Bereavement Leave – The reality and how you can help

I appreciate this isn’t like the subjects I usually post about but it is something I think is an extremely important topic and one that I am sure you as readers will agree is in need of a big overhaul. Both the Labour party and the Conservative party have mentioned statutory bereavement leave in their manifestos but we will see what that entails as time progresses I guess. A campaigner Lucy Herd from Jacks Rainbow came to my attention recently for her continual work on this important issue following the death of her son Jack. For anyone who doesn’t know what is and isn’t available please do read on.

I am fortunate in that I am not a member of this club that no one wants to be part of, the parents who have lost a child. I have a few friends who have unfortunately had their child pass away and seen from their experiences that the support out there is very much a lottery depending on who your employer is and what charities are available in your area.

When a child dies there is often siblings who are grieving too and even if there isn’t there are plans to be made for a funeral and of course official things to be done like registering the death and informing schools, benefit agencies, etc. I can not begin to imagine the stress of all of this alongside grieving for your own child. There must be support out there financially and emotionally to help at such a difficult time?

Well no, it turns out there actually isn’t! How crazy is that? Legally an employer does not have to give you any time off at all! There are charities that can help emotionally and a few that can help with certain financial costs but at this stressful time applying and contacting them will be hard and take time I am sure. The immediate issues around finances should not be a concern whilst you are grieving for a child, but sadly it is.

A friend of mine, Catherine, upon the death of their daughter Alicia encountered this when the company her husband works for, a lighting factory, was only able to offer unpaid leave. Sadly this is not an unusual situation so Lucy’s tireless campaigning and petitions have addressed this and hopefully the inclusion of some leave in the manifestos means things will change. This is not guaranteed though is it, I am sure it wont be the first time that manifestos have included subjects that actually haven’t been addressed as adequately as people hoped!

So, if you are a parent, how would you cope if your child died? It isn’t a topic we think of in general but it is an important one, would taking unpaid leave be an option? Would you like to know that people in this situation had a minimum statutory entitlement? Why should anyone have to work the day after their child’s funeral?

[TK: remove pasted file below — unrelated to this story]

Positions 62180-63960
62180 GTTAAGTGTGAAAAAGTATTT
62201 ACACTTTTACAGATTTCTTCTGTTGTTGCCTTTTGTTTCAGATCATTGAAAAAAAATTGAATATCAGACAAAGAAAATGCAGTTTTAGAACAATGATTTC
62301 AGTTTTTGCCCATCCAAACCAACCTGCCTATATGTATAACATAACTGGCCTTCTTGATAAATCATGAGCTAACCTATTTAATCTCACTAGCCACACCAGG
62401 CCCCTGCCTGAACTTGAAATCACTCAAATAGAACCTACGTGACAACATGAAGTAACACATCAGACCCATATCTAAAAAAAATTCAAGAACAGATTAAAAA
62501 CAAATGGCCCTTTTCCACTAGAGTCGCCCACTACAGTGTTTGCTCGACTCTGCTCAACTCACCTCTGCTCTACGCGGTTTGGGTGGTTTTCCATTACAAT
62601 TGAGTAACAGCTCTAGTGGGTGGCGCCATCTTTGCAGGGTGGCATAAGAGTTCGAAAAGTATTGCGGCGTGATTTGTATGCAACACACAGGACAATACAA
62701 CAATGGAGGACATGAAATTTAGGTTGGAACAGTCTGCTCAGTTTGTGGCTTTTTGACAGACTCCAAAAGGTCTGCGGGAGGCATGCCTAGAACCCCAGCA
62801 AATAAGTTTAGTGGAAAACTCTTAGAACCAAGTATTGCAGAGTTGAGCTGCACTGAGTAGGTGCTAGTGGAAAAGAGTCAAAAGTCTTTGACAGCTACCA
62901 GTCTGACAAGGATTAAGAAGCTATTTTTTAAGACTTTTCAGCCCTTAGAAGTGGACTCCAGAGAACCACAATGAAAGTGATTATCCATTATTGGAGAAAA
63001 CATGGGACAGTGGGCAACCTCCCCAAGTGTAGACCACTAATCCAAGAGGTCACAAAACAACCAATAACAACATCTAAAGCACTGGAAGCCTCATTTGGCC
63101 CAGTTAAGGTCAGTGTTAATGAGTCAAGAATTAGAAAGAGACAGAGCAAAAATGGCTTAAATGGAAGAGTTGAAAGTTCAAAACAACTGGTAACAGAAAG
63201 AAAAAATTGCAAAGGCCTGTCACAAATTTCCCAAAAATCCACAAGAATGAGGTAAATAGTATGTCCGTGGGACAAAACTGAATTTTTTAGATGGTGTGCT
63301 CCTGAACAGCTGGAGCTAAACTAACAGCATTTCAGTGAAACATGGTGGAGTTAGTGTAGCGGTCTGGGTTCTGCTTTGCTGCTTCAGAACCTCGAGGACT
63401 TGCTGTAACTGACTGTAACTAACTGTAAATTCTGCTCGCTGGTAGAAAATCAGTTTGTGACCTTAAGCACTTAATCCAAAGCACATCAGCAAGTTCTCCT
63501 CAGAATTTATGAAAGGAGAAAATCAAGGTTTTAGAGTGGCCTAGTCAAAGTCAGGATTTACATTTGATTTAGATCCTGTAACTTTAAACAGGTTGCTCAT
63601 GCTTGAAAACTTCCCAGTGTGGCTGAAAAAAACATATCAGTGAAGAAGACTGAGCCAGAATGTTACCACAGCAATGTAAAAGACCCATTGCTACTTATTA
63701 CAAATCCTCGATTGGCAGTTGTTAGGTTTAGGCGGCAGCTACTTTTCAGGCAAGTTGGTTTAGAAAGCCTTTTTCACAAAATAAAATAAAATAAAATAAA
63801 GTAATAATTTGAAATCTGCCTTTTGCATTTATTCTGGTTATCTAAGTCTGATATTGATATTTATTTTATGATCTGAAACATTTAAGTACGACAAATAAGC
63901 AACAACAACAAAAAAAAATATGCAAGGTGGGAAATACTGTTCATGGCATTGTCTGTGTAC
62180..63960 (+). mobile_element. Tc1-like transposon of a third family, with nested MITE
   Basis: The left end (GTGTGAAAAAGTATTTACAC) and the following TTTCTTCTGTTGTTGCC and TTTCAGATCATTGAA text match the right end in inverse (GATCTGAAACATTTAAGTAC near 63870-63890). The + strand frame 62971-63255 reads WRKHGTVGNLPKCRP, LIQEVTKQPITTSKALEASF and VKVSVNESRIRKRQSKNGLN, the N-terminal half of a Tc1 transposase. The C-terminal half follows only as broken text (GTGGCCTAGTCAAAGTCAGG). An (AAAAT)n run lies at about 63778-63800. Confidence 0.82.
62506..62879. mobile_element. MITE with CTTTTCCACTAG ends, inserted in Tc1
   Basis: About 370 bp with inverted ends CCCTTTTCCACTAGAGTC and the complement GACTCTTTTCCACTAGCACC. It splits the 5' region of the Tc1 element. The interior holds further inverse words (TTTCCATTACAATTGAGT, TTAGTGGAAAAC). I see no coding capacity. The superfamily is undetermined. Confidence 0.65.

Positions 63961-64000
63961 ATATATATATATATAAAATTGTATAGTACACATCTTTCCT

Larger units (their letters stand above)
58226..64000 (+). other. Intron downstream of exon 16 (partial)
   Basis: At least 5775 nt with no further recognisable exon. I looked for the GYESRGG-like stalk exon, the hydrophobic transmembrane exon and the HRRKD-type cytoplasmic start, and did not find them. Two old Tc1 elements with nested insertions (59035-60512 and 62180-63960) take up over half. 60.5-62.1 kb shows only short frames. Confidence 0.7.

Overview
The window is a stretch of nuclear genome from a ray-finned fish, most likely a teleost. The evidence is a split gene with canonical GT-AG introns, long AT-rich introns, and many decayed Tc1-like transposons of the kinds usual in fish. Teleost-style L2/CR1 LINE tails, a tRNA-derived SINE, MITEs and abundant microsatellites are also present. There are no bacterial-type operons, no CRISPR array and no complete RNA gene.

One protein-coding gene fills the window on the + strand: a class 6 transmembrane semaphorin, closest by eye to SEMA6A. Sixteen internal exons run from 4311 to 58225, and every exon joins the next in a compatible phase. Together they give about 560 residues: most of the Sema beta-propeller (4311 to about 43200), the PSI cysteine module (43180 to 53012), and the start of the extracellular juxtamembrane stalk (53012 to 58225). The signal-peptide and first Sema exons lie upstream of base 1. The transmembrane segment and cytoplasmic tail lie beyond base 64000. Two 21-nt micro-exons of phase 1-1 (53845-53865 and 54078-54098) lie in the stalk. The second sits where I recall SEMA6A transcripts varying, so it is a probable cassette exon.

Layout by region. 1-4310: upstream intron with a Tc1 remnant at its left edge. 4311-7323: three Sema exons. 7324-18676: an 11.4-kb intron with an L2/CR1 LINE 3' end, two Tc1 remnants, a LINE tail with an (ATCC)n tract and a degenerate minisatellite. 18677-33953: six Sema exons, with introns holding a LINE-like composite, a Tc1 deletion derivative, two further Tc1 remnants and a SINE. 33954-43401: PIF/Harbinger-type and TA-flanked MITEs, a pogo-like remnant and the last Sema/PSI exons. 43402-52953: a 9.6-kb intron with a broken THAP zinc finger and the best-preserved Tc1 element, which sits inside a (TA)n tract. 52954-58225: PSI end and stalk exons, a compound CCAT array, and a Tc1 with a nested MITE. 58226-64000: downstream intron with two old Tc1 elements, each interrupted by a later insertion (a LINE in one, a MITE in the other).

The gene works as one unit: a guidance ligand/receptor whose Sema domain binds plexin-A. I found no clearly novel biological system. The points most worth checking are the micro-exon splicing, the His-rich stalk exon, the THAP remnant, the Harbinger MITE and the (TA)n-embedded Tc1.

When it comes to emotional support there is fortunately a little more help out there though this does mostly come down to charities. A friend of mine Gayle set up a charity called A Child Of Mine following the death of her son Lewis. A Child of Mine supports families and works with professionals when a child dies. They provide support for families when they need it most. Confidential emotional support – either 1-2-1 by phone or email. They also provide direct support services to families within Staffordshire to support the whole family. A Child of Mine also work closely with professionals, providing training and education on the needs and expertise of bereaved parents to ensure they can improve the care they give. If you want to find out more about them go to www.achildofmine.org.uk.

Other charities that offer emotional support include Saying Goodbye, Child Bereavement UK, and various smaller local charities around the country. Practical financial support is still limited. I spoke to a PHD student who unfortunately found that following the death of her daughter the financial support was none existent as her maternity leave was stopped after 6 months and as she was a student and had paid no national insurance contributions there was no statutory benefits available. In this situation like my friend Catherine who I mentioned above, it meant her partner had to return to work before he felt ready to do so.

Sadly as much as bereavement, especially that of losing a child, is a little spoken about subject, it still happens, and it happens more frequently that it should. There is very little we can do to stop people unfortunately losing their child but we can help ensure that when people do there is more support out there! A blogging friend of mine recently wrote this post which truly highlights the lack of care she experiences when her child died “The things I wish I had knowns before I lost my baby”. Please consider signing the petition so that this is considered such a big issue by government and then depending on the outcome of the general election and as such the ongoing support available. You can sign here. If you want to follow Lucy and her campaign you can find her on Twitter and Facebook.

I hope that while this isn’t a nice subject to read about you appreciate that I feel this is an important subject to share. Thank you for taking the time to read this and I am sure you will agree that hopefully times will change and in the near future there will be a statutory bereavement leave available for parents, and perhaps other close relatives following a death.


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1 Comment

  1. July 29, 2017 / 7:18 pm

    What great work these charities are doing. I lost my brother 14 years ago and luckily my employer and me parents' employers were extremely understanding. I can't imagine the alternative 🙁

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